Profile: The Con Artists

The Con Artistsby This email address is being protected from spambots. You need JavaScript enabled to view it. . Published in Music Forum magazine, Vol 18 Issue 3 (May 2012)


Watch the Con Artists performing for the Illawarra Folk Festival in January 2012.

Several years ago, Wollongong–based conductor and educator David Rooney took on the role of directing a community concert band, the Concord Concert Band (previously Concord 80). Over the course of three years Rooney developed and expanded the group into a lively folk/gypsy/klezmer band, a move away from its concert/wind band roots but very much reinforcing its role as a community music group.

With a vast line-up of wind, brass, percussion and string instruments, the Con Artists’ high energy repertoire is influenced by the musical traditions of New Orleans brass bands, Klezmer, Balkans, French-Canadian fiddle music, Italian Folk, and others.

The group has been busy performing at folk and community events including the Jamberoo Folk in the Foothills, The Illawarra Folk Festival, Perisher Snowy Mountains of Music, The Turning Wave Festival Gundagai, Kangaroo Valley Folk Festival, and the Illawarra Folk Club. Recently the group became officially known as ‘The Con Artists’, and the partnership between Wollongong Conservatorium of Music and Berry Public School, which included members of the Con Artists, was a finalist in the MCA’s 2011 Music in Communities Awards.

I asked David Rooney about the change of direction and how he approaches running the group.

Alex Masso: The Concord Band/Con Artists group has taken various forms, and names, over the years. Can you tell me about the group when you started leading it?

David Rooney: Firstly thank you for asking me about The Con Artists. This has really been one of the most interesting and rewarding projects I have been involved with as a music director.

In 2009 Concord Community Band was an established community concert band with a long history in Wollongong. The playlist was conventional concert band repertoire from the big publishers; swing medleys, film soundtracks and other popular classics formed the core repertoire.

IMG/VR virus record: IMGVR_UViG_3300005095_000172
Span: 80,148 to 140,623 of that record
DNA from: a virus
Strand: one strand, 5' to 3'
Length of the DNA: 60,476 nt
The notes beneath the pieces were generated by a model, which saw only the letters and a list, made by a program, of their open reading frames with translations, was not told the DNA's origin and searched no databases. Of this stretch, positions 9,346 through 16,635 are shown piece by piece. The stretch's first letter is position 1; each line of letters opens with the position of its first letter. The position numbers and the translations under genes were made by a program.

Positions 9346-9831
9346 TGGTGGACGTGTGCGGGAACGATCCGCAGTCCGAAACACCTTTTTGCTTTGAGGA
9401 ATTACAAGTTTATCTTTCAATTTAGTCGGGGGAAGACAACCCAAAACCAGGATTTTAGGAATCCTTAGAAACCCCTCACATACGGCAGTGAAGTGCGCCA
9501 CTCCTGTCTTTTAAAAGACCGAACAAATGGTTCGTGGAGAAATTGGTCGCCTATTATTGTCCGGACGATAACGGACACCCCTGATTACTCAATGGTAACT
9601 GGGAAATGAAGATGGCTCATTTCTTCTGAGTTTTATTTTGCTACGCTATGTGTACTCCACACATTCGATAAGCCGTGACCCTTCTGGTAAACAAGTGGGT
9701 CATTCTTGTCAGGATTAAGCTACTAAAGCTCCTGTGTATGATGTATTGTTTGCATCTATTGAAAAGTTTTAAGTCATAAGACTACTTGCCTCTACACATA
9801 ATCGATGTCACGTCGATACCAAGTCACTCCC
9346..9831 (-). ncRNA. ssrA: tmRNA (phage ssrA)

For various reasons this was a transitional time for Concord. The regular weekly turnout was often down to 8-12 players and we were reliant on ex-members and guests to fill out the band in performances.

AM: And the group looks quite different now – you have accordion and strings as well as conventional band instruments. How did that change come about?

DR: It all started with a relatively unambitious idea. A conversation with David de Santi in 2009 led to a folk music workshop with community musicians and orchestra students at the Con. The feedback from participants was overwhelmingly positive. In many ways this was an ideal model for a community music event; it was cross generational, collaborative, educational, it had scope for high level music making without being exclusive, and it was fun!

I think what really intrigued me was the potential in applying this experience to a regularly rehearsing community ensemble.

The workshop became the catalyst for further conversations, collaborations and eventually performances. Concord Community Band provided the management structure to organise the various events and gradually found themselves’ playing Klezmer and Gypsy tunes, Italian Tarantellas and French-Canadian Reels.

AM: What have you and the band’s committee done to recruit members?